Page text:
• Powerplant: 1 × Lycoming T53 turboshaft, 860 hp (640 kW)


  • Maximum speed: 120 mph (190 km/h)
  • Cruise speed: 105 mph (169 km/h)
  • Range: 185 miles (298 km)
  • Service ceiling: 25,000 ft (7,620 m)

See also

Related development

Aircraft of comparable role, configuration and era

Related lists


  1. ^ Boyne, Walter J. (2011). How the Helicopter Changed Modern Warfare. Pelican Publishing. p. 45. ISBN 1-58980-700-6.
  2. ^ "Twin Turborotor Helicopter." Popular Mechanics, August 1954, p. 139.
  3. ^ "Vietnam Air Losses", Chris Hobson, Midland Publishing, Hinckley, LE10 3EY, UK, c2001, P. 258, ISBN 1-85780-115-6
  4. ^ "FlightGlobal World Helicopter Market - Page 49". July 1968. Retrieved 2013-02-05.
  5. ^ "FlightGlobal World Helicopter Market - Page 50". July 1968. Retrieved 2013-02-05.
  6. ^ "IIAF HISTORY". Copyright © 1999-2012 Retrieved 26 January 2013.
  7. ^ "Iran  Air Force HH-43F Huskie". Demand media. Retrieved 26 January 2013.
  8. ^ "Military Helicopter Market 1971 pg. 579". Retrieved 21 March 2015.
  9. ^ "Decommissioned Aircraft PAKISTAN AIR FORCE". Retrieved 26 January 2013.
  10. ^ "ROYAL (Archives) THAI AIR FORCE" (PDF). Retrieved 26 January 2013.
  11. ^ "Kaman HH-43B Huskie (K-600)". Demand media. Retrieved 26 January 2013.
  12. ^ a b "Kaman HH-43 Huskie." National Museum of the United States Air Force. Retrieved: 5 September 2015.
  13. ^ "Kaman  HOK-1 (OH-43D) Huskie US MARINES". Archived from the original on 11 January 2012. Retrieved 26 January 2013.
  14. ^ "Kaman  HUK-1  (UH-43C)    Huskie US NAVY". Archived from the original on 2 June 2015. Retrieved 26 January 2013.
  15. ^ "Preservation Notes - Myanmar". Air-Britain News. Air-Britain: 380. March 2014.
  16. ^ "Kaman HH-43F HUSKIE". Das Hubschraubermuseum Buckeburg. Retrieved 31 October 2016.
  17. ^ a b c d e f g h Ragay, Johan (25 August 2016). "PRESERVED Kaman H-43 Huskie". Retrieved 31 October 2016.
  18. ^ "Aerial Viuals - Airframe Dossier - Kaman H-43, s/n 62-4556 PakAF, c/n 182". Aerial Visuals. Retrieved 31 October 2016.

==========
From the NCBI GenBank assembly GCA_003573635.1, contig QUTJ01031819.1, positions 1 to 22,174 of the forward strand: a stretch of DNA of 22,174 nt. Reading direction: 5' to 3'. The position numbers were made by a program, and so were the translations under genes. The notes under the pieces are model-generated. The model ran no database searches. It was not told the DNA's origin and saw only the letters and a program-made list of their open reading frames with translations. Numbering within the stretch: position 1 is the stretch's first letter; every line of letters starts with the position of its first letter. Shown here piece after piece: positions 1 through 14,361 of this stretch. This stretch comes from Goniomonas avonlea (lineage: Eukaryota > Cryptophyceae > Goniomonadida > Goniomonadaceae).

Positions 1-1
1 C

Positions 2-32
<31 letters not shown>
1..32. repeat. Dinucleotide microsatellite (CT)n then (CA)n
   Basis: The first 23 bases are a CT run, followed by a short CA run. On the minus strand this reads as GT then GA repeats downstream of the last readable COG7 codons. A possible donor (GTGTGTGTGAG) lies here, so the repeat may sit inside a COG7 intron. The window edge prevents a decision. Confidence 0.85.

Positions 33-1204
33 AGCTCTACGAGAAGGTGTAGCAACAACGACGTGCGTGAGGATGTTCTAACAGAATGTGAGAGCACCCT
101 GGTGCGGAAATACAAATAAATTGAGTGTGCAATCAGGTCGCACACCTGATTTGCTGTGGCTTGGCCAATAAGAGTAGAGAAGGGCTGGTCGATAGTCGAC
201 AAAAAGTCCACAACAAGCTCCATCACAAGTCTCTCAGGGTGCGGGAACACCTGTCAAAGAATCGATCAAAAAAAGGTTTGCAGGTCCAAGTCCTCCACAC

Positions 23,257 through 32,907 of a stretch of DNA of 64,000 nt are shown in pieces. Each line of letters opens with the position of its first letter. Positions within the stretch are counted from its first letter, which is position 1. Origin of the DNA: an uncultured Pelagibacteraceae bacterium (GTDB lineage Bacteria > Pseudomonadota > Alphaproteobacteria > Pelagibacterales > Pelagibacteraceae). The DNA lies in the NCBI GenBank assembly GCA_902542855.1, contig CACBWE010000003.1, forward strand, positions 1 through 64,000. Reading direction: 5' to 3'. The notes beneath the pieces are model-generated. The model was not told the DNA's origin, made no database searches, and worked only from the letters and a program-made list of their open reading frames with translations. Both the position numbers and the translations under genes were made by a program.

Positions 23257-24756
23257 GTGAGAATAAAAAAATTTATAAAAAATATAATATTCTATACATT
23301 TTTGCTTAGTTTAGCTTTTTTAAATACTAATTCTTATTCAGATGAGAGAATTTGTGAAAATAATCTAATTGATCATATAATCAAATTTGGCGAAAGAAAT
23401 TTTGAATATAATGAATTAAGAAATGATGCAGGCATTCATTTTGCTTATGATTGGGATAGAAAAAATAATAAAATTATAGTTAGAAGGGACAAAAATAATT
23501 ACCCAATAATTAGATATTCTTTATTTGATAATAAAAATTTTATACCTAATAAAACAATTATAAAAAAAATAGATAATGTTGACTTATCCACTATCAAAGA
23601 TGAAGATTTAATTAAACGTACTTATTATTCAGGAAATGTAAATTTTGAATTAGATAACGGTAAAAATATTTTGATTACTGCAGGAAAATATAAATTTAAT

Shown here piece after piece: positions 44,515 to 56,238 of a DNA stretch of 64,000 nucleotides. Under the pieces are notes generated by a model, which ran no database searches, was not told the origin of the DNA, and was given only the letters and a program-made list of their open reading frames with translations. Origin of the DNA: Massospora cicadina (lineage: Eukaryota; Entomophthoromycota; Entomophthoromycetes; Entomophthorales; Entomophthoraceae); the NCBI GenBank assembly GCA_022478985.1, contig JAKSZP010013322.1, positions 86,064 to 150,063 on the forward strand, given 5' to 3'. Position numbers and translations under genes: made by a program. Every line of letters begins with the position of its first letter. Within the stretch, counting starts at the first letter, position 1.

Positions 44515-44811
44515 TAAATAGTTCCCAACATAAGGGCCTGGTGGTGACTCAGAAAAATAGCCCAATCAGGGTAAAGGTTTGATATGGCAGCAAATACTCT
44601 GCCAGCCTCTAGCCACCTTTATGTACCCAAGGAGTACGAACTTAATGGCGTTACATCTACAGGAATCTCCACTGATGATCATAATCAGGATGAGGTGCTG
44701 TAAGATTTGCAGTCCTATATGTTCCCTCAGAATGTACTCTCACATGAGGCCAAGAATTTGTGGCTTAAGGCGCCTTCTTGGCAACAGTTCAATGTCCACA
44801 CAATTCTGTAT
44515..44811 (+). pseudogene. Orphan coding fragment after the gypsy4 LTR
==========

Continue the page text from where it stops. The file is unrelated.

19. ^ "Building 5:Helicopters and last propeller fighter". Royal Thai Air Force Museum. Archived from the original on 26 October 2013. Retrieved 29 October 2016.
  20. ^ "Airframe Dossier - Kaman HH-43B Huskie, s/n H5-2/05 RTAF, c/n 115". Aerial Visuals. Retrieved 31 October 2016.
  21. ^ "Aircraft Listing". Midland Air Museum. Midland Air Museum. Retrieved 31 October 2016.
  22. ^ "Kaman HH-43F 'Huskie'". New England Air Museum. New England Air Museum. Retrieved 31 October 2016.
  23. ^ "Aircraft". Tillamook Air Museum. Retrieved 31 October 2016.
  24. ^ "Airframe Dossier - KamanH-43, s/n 129313 USN". Aerial Visuals. Retrieved 31 October 2016.
  25. ^ "HUSKIE [139974]". Pima Air & Space Museum. Retrieved 31 October 2016.
  26. ^ "139982". Flickr. Retrieved 31 October 2016.
  27. ^ "Aircraft Listing" (PDF). Flying Leathernecks. Flying Leatherneck Historical Foundation. Retrieved 30 October 2016.
  28. ^ "Airframe Dossier - Kaman OH-43D Huskie, s/n 139990 USN, c/r N5190Q". Aerial Visuals. Retrieved 31 October 2016.
  29. ^ Mock, Stephen P. (July 2005). "Pedro's Big Move". Pedro News. Retrieved 31 October 2016.
  30. ^ "HH-43F "HUSKIE"". Museum of Aviation. Retrieved 31 October 2016.
  31. ^ "Airframe Dossier - Kaman HH-43F Huskie, s/n 59-1578 USAF". Aerial Visuals. Retrieved 31 October 2016.
  32. ^ "Kaman HH-43B Huskie". National Museum of the US Air Force. 18 May 2015. Retrieved 31 October 2016.
  33. ^ "OUR COLLECTION". Castle Air Museum. Archived from the original on 14 November 2016. Retrieved 31 October 2016.
  34. ^ "Airframe Dossier - Kaman HH-43F Huskie, s/n 62-4513 USAF, c/n 139". Aerial Visuals. Retrieved 31 October 2016.
  35. ^ "HUSKIE [62-4531]". Pima Air & Space Museum. Retrieved 31 October 2016.
  36. ^ "HH-43B Huskie". Air Mobility Command Museum. AMC Museum Foundation, Inc. Retrieved 31 October 2016.
  37. ^ "HH-43B "Huskie"". Hill Air Force Base. 19 October 2010. Retrieved 31 October 2016.
  38. ^ "HH-43 Huskie". Olympic Flight Museum. Olympic Flight Museum. Retrieved 31 October 2016.
  39. ^ "Airframe Dossier - KamanH-43, s/n 64-17558 USAF, c/r N4069R". Aerial Visuals. Retrieved 31 October 2016.
  40. ^ "FAA REGISTRY [N4069R]". Federal Aviation Administration. U.S. Department of Transportation. Retrieved 31 October 2016.
  • Chiles, James R. The God Machine: From Boomerangs to Black Hawks: The Story of the Helicopter. New York: Bantam Books, 2007. ISBN 0-553-80447-2.
  • Francillon, René J. McDonnell Douglas Aircraft since 1920: Volume II. London: Putnam, 1997. ISBN 0-85177-827-5.
  • Frawley, Gerard. The International Directory of Civil Aircraft, 2003-2004. Fyshwick, Canberra, Act, Australia: Aerospace Publications Pty Ltd., 2003, p. 155. ISBN 1-875671-58-7.
  • Munson, Kenneth. Helicopters and other Rotorcraft since 1907. London: Blandford Publishing, 1968. ISBN 978-0-7137-0493-8.
  • Thicknesse, P. Military Rotorcraft (Brassey's World Military Technology series). London: Brassey's, 2000. ISBN 1-85753-325-9.
  • Wragg, David W. Helicopters at War: A Pictorial History. London: R. Hale, 1983. ISBN 0-7090-0858-9.

External links

This page was last edited on 19 September 2018, at 00:11
Basis of this page is in Wikipedia. Text is available under the CC BY-SA 3.0 Unported License. Non-text media are available under their specified licenses. Wikipedia® is a registered trademark of the Wikimedia Foundation, Inc. WIKI 2 is an independent company and has no affiliation with Wikimedia Foundation.